Claire Moodey (Lead Artist) is a director, performer, playwright, and designer living in Brooklyn. With Target Margin Theater: Drunken With What (Assistant Director), I Made a Mistake (Performer), Compositions…Master-Pieces…Identity (Stage Manager), Pozhar! (Performer). In 2014 she was a fellow in the TMT Institute for Collaborative Theater Making. As a director/playwright, she has developed her own works including femme pathos (co-director), Spectral Findings (co-director), and the invisible draft. Other performance credits include Last Night at the Palladium (Brooklyn Gypsies/3LD), Long Christmas Dinner (Lincoln Center), Erin Courtney’s The Service Road (City Tech CUNY’s Vorhees Theater) and most recently It’s Lonely at the Top, a Cadillac Play by Megan Murtha.
TMT: You are one of the lead artists for Marco Millions, our collaboration with the Center for the Humanities. A big part of this project has been the people — your cast are all students, alumni or professors in the CUNY system. How has it been working with people outside the realm of the so-called “professional” theatre world?
CM: Broadly, it has been fantastic! Just about all the folks who expressed interest in the project have had at least some theater experience within the CUNY system, but not very many have had professional experience and the approach Bess and I have been using to make the work is definitely a new experience. It is really exciting to be in a rehearsal process where our enthusiasm around each collaborator’s voice and particular idiosyncrasies is at the fore. And part of the joy has been seeing the cast catch onto our mode of work, so they are less and less surprised when we say, “Great! That little scuttle you did to get into the right place is fanatastic-it is in the show! Write it down and don’t forget it.” The whole concept of work is about translation, so it is also only fitting that Bess and I would be translating our professional experiences into this new context.
TMT: Claire, you were in the inaugural TMT Institute and have been involved in Target Margin projects since then. How has being a Lead Artist in the Unseen O’Neill Lab been a unique experience for you? What’s it been like to work with Bess?
CM: Co-directing material that I have not written is unique for me, and very exciting. One of the things that we discussed and played with a lot in the Institute was what collaboration looks like, how sharing power and vision works in the creative process, and how each fellow’s desires as an artist could shift in any direction/plane in relationship to power, process, medium, etc. Those questions are always hot for me, both as they apply artistically and as they apply in a larger political sense. How communities function collaboratively and distribute power is a question that feels especially important at this time, and in some ways I think that working in theater and performance is of interest because it strikes me as skill building for application in the world.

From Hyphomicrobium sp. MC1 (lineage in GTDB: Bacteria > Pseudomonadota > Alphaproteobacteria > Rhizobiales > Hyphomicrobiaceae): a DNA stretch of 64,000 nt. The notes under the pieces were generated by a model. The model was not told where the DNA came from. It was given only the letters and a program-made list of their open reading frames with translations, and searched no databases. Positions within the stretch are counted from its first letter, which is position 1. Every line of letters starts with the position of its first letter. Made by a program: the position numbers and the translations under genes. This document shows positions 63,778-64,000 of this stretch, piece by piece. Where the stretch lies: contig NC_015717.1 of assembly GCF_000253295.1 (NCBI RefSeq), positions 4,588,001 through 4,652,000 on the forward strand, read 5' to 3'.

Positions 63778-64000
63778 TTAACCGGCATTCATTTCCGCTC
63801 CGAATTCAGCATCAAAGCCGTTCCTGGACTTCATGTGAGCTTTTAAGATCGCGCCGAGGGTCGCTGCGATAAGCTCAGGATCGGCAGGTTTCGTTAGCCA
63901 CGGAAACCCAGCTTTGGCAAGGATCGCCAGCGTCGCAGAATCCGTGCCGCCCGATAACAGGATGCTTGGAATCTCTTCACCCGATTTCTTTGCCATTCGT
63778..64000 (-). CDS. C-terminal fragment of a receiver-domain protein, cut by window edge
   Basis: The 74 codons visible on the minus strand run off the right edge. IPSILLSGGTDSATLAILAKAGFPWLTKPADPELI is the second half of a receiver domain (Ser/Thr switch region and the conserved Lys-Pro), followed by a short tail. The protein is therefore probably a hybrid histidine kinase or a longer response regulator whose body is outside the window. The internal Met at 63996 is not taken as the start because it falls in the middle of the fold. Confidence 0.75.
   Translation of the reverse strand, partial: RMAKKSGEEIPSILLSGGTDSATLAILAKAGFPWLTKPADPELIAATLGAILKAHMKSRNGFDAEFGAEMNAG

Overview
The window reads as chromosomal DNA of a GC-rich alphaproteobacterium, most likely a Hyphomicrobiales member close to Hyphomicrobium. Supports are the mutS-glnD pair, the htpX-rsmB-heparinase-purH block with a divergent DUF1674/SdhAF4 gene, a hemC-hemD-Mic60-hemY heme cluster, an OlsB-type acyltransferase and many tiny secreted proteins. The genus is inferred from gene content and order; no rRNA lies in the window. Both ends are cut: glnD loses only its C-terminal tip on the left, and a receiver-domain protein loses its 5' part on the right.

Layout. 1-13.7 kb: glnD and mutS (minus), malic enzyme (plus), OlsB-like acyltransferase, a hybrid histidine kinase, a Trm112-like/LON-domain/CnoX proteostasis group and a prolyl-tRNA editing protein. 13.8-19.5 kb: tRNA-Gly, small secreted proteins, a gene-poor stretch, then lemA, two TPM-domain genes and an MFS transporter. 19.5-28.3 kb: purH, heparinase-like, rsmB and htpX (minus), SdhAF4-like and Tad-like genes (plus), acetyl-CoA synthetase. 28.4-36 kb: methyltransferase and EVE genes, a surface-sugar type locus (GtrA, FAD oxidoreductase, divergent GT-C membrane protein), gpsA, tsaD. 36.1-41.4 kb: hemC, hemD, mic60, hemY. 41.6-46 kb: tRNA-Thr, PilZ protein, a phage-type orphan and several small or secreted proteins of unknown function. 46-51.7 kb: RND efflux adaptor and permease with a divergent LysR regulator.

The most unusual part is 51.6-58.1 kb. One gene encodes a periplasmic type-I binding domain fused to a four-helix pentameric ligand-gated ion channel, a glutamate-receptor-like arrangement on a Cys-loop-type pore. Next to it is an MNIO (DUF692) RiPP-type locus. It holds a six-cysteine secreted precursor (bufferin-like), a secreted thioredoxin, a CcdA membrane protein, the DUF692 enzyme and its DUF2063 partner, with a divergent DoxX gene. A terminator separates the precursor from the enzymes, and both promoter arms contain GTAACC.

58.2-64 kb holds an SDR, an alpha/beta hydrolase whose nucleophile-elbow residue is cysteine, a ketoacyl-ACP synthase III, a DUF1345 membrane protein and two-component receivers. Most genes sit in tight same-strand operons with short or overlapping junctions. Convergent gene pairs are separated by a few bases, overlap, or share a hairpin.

Working with Bess has been thrilling. Going into the Lab, there were many questions for me about what the process would be like: Who was this PhD candidate I would be working with, would we get along? Who would we find to work with us from CUNY? If we are approaching the work as a translation “writ large”, in what ways will I need to translate my ideas in order to effectively communicate and inspire the group? Will we be able to maintain a clear vision while staying radically open to the group we bring together?
We didn’t know each other as people or artists before collaborating. Happily, we discovered that we shared many aesthetic sensibilities, were able to communicate easily and could share labor and ideas almost effortlessly. This is the first time I have collaborated so intensely on a project with someone whom I didn’t know at all ahead of time and that is tremendously exciting. It has also been very rewarding to work together in the rehearsal room and learn from each other-we have different ways of directing and working through material and every rehearsal I find myself more excited to be in the room. Bess is incredibly intelligent and quick on her feet-able to translate my ideas to the cast whenever language escapes me and is quickly able to harness what is powerful about a performance and offer feedback that furthers each moment. We have also had the joy of too much material, too many good ideas, and working together, we are far more efficiently able to make the strongest decisions. Somehow working together seems to be like a “power up booster star” in Mario Brothers-we become faster, more confident, and better at shaping the work of our fabulous cast.